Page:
If it had been evident from champion select that Gigabyte Marines had something special in mind, it was obvious from the first 90 seconds of their debut League of Legends World Championship match against Fnatic that its particularities lay early rather than late.
Transitioning from a five man defense of the top side of the map to a four man stack on the bottom, the Marines showed they had a start in mind they didn’t want Fnatic to see. In the next 40 seconds, the world watched the first Level 1 swap situation because, ironically, Fnatic itself had pulled it out in the semifinals of the European League Championship Series spring split.
Many terms were attributed to it, mostly variants of cheese. That it caught Fnatic off guard is certainly true — Fnatic was evidently unprepared for the scenario. This is not an entirely new one, though. The use of Lulu’s heal/ignite is entirely mitigated by simply playing the swap out properly and even with the initial follies, there were many options GAM left open to come back.
All of these issues are brought by one critical flaw in GAM’s plan: Duy Khanh “Levi” Du’s Nocturne was forced to path bot side for the plan to succeed, giving Fnatic a critical numbers and tempo advantage in the swap on a side favourable in these scenarios since the changes to Fortification last yearin Patch 6.15.
I will break Fnatic’s decisions down into three phases of the swap scenario, laying out what in my opinion the appropriate response to the issues should have been. Hindsight is always 20/20, but this was not an unorthodox swap. It was a poor swap in an unorthodox time.
Had Fnatic played out the swap like a standard correct swap, GAM’s inability to respond with its jungler on the other side of the map would have lead to a devastating disadvantage. It’s just been a while since any team has had to face this.
Phase 1: The initial swap
There are two basic responses Fnatic could give at this point.
For the first response, understand that Fnatic is choosing between a 4-v-2 or a 5-v-3 situation. Both are winning dive situations, but the former leaves Rasmus “Caps” Winther’s Ryze to solo pressure mid. GAM’s Van Cuong “Optimus” Trans’ Kassadin would be unable to make a favourable teleport in response to the dive. If he does he doesn’t level the situation — he simply makes it 4-v-3 at the cost of waves and mid tower HP, risking a substantial deficit if Ryze intelligently chooses not to match TP.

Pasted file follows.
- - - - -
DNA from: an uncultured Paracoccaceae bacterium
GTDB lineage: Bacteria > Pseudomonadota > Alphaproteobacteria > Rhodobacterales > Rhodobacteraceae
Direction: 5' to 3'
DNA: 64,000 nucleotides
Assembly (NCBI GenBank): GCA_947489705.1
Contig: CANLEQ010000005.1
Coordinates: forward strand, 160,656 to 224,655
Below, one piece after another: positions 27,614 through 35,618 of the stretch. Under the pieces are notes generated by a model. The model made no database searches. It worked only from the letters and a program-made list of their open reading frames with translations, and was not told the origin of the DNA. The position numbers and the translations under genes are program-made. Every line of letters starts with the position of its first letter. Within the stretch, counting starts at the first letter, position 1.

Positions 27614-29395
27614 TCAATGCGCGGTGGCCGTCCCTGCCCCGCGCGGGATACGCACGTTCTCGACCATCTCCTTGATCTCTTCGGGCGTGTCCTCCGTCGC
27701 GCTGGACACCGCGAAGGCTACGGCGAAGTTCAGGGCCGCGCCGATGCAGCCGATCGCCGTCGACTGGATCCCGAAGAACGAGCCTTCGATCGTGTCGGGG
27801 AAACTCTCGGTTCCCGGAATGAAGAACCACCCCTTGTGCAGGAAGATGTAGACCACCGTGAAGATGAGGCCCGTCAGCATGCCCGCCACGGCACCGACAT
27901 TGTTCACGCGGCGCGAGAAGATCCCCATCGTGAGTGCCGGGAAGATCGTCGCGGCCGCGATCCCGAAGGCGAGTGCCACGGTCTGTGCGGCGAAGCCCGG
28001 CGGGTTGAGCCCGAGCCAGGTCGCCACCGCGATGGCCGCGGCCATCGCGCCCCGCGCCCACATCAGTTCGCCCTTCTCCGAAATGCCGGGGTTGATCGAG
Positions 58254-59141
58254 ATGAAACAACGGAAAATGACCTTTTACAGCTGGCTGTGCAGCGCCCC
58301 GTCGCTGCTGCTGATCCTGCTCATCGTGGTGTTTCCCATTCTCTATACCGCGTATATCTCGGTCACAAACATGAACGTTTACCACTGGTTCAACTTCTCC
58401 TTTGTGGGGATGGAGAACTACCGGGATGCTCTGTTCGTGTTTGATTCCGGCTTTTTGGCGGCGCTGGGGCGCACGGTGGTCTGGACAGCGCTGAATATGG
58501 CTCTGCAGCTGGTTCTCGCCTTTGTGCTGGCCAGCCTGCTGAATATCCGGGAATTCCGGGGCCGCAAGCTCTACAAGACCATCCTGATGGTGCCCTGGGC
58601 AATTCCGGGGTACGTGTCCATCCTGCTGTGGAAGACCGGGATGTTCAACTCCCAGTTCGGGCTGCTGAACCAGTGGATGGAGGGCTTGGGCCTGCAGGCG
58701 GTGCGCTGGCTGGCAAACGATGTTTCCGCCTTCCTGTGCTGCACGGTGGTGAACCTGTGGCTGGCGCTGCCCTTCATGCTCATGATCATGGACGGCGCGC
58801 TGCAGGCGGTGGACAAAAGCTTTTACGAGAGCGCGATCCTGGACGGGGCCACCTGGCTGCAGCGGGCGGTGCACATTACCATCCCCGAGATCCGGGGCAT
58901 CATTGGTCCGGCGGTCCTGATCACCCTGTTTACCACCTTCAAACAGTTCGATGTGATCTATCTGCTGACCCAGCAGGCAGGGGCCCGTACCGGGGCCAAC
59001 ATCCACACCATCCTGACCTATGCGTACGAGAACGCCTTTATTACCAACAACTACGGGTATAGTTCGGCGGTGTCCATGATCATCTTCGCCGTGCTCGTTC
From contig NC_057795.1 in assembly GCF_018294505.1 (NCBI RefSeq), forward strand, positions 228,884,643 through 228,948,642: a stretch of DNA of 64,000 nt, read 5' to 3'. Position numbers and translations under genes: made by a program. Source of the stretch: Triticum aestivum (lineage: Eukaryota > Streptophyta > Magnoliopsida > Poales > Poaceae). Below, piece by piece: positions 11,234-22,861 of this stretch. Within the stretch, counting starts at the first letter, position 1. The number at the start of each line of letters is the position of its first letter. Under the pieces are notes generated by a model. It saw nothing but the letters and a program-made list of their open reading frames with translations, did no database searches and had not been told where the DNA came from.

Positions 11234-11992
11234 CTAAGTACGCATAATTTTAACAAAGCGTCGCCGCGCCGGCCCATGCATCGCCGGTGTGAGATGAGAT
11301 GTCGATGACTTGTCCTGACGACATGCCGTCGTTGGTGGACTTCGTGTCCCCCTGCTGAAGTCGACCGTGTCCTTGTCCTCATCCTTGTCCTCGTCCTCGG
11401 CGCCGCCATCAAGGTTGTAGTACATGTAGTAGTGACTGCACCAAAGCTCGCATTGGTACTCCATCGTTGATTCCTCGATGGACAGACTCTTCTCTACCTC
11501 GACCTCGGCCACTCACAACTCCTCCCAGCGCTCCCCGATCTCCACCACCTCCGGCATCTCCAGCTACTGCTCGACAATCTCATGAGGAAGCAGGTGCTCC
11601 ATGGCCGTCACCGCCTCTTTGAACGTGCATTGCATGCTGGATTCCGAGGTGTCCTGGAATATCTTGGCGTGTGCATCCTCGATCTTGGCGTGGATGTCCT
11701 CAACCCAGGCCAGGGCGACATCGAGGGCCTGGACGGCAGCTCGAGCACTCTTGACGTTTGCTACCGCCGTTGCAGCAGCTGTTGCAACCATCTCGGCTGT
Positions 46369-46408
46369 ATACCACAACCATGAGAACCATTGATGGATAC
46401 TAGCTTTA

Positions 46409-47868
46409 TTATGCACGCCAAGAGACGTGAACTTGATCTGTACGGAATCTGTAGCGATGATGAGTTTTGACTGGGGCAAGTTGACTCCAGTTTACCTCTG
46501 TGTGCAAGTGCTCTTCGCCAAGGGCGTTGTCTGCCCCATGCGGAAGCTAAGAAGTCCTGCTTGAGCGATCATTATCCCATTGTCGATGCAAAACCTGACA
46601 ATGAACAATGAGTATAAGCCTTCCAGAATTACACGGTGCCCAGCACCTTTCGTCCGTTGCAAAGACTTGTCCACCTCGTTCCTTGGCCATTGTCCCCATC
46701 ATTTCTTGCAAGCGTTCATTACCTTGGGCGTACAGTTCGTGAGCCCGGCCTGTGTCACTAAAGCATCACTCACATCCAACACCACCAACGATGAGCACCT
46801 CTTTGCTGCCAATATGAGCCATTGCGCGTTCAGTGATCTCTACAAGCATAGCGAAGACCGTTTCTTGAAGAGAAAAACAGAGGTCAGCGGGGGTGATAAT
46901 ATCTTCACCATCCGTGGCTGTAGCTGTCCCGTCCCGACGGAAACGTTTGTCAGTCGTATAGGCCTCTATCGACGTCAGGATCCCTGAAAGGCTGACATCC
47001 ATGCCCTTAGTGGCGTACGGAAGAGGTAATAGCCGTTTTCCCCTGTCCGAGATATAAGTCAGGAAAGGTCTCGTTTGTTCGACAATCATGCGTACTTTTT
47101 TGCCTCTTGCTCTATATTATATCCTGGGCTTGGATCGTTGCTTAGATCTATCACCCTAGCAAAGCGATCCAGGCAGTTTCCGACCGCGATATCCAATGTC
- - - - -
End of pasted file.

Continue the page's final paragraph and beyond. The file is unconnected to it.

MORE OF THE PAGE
This situation presents a lot of positives to the 5-v-3 situation Fnatic opted into. It’s a far more rewarding setup for Ryze and punishing for Kassadin’s eventual decision whether or not to TP, utilizing the mismatch in pressure accordingly. GAM overall is placed in a riskier situation than before, having invested everything onto Nocturne and now losing pressure in two lanes and tempo on the swap.
The second is slightly unorthodox, moving Mads “Broxah” Brock-Pedersen (playing Elise) to mid lane after Elise’s initial clear, but retaining Maokai’s pathing to the bottom side of the map to dive.
This forces a decision on Nocturne: Does he match and defend mid, or cede mid to attempt to save bot? Bearing in mind Fnatic would still hold a 3-v-2 setup bot side even with Nocturne’s aid, it’s lower risk for him to simply match 2-v-2 mid, in which case bot lane is 100 percent ceded in Fnatic’s favour. The alternative could conceivably result in the loss of both Tier 1s, or at best case just mid, giving Fnatic more comfortable options in the event of a tempo deficit and a more guaranteed game plan come mid game.
Phase 2: After the defense
While Fnatic chose to 5-v-3, this should still have given the team a tempo advantage bot side had they not over-chased following the dive. Opting to use their 5 man to zone — the mid wave bouncing favourably towards Ryze — and securing first tower should have been priority. Fnatic then would have continued the swap with tempo advantage.
Having failed the dive, there is a fundamental principle Fnatic failed to utilize. Had the dive gone favorably and the tower fallen properly, Fnatic would have set Paul “sOAZ” Boyer’s Maokai up with a bouncing wave, affording him a chance to catch up in XP/Gold in a long lane. If GAM had matched the swap, he’d temporarily be 1-v-0 and able to stack waves prior to the entry of GAM’s duo lane.